Fifty MZI fiber sensors are fabricated with the same trench depth of 60 μm but different lengths of 50, 65, 80, 100 and 115 μm. As shown in , the fringe visibilities of the processed fibers are all greater than 25 dB. The background loss increases as the trench length increases and it is greater than 11 dB in all the cases, which is similar to the previously reported experiment [1
]. The relatively high loss may be mainly due to the light scattering at the laser-ablated surface [11
]. At the trench lengths of 50, 65, 80, 100 and 115 μm, the FSRs are about 101, 74, 64, 53.5 and 38 nm, respectively. This indicates that FSR decreases as the trench length increases, which implies more interference orders at longer trench lengths.
Transmission spectra of the structures at different lengths.
The fabricated structure forms a MZI whose two main light transmission paths are (1) the remaining D-type fiber core; and (2) the cavity in the trench. The interference intensity is expressed by [17
are the intensities along the two light paths and ϕ
) is the phase difference; Δneff
(≈ 0.4682) is the difference between effective refractive index of the D-type fiber core and that of the trench cavity; λ
is the wavelength; L
is the trench length; and 0
is the initial interference phase. The fringe visibility depends on I1
, and is optimized when I1
. The interference changes in each ablation scanning cycle are shown in .
According to Equation (1)
, the phase difference of two adjacent minimum interference signals is 2π. Therefore:
are the wavelengths corresponding to the two adjacent minimum interference signals.
Thus, the trench length is:
which shows that the FSR decreases as the trench length increases. Based on the interference spectra in , the calculated trench lengths are 46.5, 62.8, 75.5, 92.8 and 126.1 μm, which are reasonably close to the experimental results: 50, 65, 80, 100 and 115 μm, respectively. The errors may mainly be caused by the simplification that the cladding effects and variation of Δneff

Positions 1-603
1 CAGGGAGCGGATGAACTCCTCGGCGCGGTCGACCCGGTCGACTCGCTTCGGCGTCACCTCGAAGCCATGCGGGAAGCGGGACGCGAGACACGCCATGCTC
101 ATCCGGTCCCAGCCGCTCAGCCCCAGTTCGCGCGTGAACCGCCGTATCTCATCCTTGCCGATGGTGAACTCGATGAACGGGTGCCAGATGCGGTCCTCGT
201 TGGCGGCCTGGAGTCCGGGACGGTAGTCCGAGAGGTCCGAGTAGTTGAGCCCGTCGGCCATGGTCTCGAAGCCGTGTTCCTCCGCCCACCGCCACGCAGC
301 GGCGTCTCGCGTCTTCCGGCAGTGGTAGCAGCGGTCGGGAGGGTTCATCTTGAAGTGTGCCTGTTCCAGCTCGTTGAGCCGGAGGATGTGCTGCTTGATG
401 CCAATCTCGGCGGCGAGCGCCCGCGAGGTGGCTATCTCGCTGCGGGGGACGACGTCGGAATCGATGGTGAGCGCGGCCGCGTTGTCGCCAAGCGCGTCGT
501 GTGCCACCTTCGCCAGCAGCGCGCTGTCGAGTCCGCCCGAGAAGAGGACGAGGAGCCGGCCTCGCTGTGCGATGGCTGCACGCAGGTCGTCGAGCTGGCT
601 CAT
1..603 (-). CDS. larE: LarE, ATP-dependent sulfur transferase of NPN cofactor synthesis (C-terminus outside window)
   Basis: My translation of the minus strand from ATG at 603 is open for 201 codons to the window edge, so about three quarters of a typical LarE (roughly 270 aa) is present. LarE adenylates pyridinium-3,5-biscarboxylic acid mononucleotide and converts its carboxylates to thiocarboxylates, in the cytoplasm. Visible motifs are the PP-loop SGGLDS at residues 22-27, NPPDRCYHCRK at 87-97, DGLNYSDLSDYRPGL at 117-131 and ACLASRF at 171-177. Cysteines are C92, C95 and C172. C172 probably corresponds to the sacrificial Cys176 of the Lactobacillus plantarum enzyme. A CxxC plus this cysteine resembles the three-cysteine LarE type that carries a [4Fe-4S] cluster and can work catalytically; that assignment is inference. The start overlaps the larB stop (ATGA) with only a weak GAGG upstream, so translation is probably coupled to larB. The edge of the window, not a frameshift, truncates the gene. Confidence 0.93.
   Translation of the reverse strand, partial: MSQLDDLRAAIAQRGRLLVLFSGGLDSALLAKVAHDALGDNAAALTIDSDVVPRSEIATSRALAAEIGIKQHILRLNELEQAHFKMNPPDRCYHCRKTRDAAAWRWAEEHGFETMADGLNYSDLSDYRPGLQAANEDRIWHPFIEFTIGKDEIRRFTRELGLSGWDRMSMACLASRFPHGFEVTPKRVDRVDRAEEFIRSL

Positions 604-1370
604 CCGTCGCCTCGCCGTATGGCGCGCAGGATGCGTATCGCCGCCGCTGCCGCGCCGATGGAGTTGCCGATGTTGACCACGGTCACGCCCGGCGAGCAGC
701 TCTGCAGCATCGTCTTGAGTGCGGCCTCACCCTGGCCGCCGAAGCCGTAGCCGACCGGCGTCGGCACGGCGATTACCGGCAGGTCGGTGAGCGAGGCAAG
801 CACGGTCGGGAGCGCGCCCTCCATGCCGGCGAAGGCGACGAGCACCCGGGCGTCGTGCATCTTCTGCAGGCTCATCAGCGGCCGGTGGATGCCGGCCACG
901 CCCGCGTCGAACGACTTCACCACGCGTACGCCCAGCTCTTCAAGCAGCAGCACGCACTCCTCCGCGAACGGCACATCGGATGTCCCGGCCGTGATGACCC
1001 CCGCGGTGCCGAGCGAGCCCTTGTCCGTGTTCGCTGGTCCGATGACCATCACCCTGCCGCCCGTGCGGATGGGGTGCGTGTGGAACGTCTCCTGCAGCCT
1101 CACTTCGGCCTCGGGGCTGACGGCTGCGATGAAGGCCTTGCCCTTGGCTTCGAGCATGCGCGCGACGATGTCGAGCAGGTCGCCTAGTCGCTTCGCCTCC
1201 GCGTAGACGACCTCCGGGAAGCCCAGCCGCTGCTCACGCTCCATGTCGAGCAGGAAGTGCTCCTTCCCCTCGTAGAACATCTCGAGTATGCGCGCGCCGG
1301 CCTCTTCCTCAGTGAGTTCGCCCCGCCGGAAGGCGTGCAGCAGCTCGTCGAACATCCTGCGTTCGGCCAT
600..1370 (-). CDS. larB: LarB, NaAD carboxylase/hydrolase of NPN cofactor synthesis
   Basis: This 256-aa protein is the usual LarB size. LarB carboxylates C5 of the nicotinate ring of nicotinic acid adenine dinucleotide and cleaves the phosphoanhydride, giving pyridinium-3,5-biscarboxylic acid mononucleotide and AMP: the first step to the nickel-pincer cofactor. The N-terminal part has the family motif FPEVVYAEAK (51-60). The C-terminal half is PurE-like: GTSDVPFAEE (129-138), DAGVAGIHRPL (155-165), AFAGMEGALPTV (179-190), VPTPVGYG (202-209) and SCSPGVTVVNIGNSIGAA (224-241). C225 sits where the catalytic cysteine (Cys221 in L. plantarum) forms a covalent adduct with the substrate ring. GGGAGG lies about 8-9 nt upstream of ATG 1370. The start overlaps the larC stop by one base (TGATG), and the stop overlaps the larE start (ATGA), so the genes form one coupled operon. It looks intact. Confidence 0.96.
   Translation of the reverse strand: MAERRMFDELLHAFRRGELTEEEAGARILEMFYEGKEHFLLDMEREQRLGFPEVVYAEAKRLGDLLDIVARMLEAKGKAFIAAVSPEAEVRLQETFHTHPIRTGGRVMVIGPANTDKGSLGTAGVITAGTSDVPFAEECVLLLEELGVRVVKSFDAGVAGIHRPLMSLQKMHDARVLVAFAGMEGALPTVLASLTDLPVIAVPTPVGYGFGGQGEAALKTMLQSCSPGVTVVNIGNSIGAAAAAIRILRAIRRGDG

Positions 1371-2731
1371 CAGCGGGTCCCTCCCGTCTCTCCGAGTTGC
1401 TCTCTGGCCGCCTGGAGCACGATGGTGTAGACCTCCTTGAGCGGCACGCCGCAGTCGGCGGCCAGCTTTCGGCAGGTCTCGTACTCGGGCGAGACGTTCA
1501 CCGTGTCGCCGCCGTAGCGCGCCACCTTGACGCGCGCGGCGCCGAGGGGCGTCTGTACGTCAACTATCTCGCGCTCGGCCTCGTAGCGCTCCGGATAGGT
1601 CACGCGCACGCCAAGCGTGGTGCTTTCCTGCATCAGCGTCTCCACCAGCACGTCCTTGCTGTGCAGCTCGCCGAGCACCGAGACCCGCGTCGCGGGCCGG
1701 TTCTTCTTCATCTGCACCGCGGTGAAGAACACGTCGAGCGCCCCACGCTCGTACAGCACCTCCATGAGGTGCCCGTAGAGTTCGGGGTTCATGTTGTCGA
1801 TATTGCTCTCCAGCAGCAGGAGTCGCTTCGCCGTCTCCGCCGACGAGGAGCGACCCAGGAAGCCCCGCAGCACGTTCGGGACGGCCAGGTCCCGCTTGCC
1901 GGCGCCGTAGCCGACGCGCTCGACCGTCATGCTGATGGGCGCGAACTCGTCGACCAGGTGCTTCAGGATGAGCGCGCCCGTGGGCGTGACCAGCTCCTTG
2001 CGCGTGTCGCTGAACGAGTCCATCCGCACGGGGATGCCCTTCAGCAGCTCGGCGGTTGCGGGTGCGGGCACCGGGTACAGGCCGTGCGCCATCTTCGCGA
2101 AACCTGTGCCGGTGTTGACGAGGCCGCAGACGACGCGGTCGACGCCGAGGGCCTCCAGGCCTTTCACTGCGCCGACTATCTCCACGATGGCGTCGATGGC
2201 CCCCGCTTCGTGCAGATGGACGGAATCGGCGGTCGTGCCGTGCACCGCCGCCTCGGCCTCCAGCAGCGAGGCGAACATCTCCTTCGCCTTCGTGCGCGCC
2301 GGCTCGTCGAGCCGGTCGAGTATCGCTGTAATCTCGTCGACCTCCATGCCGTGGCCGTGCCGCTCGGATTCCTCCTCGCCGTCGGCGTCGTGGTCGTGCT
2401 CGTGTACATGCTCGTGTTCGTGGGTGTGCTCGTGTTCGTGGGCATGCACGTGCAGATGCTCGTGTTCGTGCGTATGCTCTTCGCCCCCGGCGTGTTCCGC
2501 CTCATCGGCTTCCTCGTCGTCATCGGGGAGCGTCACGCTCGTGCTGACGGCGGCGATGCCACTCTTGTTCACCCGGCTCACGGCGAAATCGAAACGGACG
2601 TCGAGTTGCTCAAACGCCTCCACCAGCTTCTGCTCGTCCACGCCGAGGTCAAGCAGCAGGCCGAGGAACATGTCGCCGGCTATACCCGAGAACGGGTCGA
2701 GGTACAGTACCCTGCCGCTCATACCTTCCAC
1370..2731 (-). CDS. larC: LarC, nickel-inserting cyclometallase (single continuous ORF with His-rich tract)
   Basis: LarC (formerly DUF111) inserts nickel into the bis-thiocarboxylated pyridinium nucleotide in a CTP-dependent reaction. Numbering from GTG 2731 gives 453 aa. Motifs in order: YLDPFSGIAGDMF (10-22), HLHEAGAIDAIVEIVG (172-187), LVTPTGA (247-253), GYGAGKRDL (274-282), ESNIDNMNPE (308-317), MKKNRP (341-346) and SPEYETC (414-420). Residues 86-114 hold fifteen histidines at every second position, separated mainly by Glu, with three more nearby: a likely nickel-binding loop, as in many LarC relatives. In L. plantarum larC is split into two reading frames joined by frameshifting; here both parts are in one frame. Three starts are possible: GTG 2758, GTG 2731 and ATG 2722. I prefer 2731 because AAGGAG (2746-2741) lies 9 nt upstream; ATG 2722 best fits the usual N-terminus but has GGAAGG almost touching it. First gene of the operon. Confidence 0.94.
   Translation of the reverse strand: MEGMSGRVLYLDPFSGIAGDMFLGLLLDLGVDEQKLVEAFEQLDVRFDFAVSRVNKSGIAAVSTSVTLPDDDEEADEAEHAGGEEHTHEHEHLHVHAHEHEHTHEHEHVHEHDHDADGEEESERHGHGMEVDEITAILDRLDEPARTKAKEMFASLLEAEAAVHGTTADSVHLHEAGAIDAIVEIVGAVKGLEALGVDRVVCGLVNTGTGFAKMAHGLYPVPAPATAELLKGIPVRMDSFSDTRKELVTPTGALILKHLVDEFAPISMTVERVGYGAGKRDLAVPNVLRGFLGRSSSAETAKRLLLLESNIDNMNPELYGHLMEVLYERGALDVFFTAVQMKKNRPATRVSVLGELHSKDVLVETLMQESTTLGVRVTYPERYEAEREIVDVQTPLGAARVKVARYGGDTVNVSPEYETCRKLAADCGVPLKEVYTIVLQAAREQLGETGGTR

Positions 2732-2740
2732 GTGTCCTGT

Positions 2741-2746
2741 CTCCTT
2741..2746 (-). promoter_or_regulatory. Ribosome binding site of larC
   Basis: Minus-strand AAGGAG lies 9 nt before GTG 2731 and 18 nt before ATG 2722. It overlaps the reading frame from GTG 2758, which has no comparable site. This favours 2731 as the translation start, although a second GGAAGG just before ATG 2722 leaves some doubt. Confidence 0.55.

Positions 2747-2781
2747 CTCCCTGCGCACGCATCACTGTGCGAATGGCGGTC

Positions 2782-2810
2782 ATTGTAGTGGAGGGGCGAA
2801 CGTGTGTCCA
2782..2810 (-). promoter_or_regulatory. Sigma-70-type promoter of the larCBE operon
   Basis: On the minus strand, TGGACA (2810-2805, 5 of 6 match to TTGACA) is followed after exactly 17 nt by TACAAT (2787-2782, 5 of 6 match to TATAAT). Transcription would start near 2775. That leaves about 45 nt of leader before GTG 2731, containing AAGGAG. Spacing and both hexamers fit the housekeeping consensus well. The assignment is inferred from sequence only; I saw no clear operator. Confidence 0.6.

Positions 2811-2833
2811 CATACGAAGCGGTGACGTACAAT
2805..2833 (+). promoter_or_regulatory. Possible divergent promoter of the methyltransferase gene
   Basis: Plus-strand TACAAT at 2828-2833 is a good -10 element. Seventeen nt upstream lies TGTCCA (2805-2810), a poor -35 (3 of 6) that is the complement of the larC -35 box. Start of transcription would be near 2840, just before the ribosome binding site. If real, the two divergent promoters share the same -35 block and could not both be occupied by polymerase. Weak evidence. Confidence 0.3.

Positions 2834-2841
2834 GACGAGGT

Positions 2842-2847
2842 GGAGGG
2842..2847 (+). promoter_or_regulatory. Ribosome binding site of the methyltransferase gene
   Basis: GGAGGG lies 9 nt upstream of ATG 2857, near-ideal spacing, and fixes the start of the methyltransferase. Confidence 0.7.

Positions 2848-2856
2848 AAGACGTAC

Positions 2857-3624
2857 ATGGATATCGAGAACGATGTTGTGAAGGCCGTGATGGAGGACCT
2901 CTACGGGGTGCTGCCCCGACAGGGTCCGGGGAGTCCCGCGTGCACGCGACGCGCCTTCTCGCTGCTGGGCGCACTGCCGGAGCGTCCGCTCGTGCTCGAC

are not considered.
Gas sensing tests in air and acetone vapor were conducted. The sensor with a trench length of about 80 μm was put into a sealed stainless steel tube. The inner diameter and the length of the stainless steel are about 1 cm and 20 cm, respectively. The sensor transmission spectrum in air at room temperature is shown in .
Sensing test results in air and acetone vapor at room temperatures.
Then, 1.5 mL acetone was injected into the stainless tube. The transmission spectrum of the sensor in the acetone vapor was measured at room temperature. The spectrum scanning procedure is repeated several times until there is no obvious change compared with the preceding ones and the final sensor spectrum in acetone vapor is also shown in . The refractive index of acetone vapor is greater than that of air, between which the difference is on the order of magnitude of 10−4 RIU. Compared with the results in air, the interference dip wavelength shift in acetone vapor is about 6.5 nm. The sensitivity is about 104 nm/RIU for acetone vapor.
Temperature measurements were also conducted by using the proposed fiber sensor. The sensor with a trench length of about 85 μm was selected. The temperature changes from 200 °C to 875 °C at a step of 25 °C. The interference dip wavelength shows a red shift with the increase of the temperature, as shown in . It is mainly due to the change of Δneff or the effective refractive index change of the D-type fiber caused by the temperature variation. The temperature sensitivity estimated by least square linear fitting is 51.5 pm/°C.
The temperature sensing property of the sensor.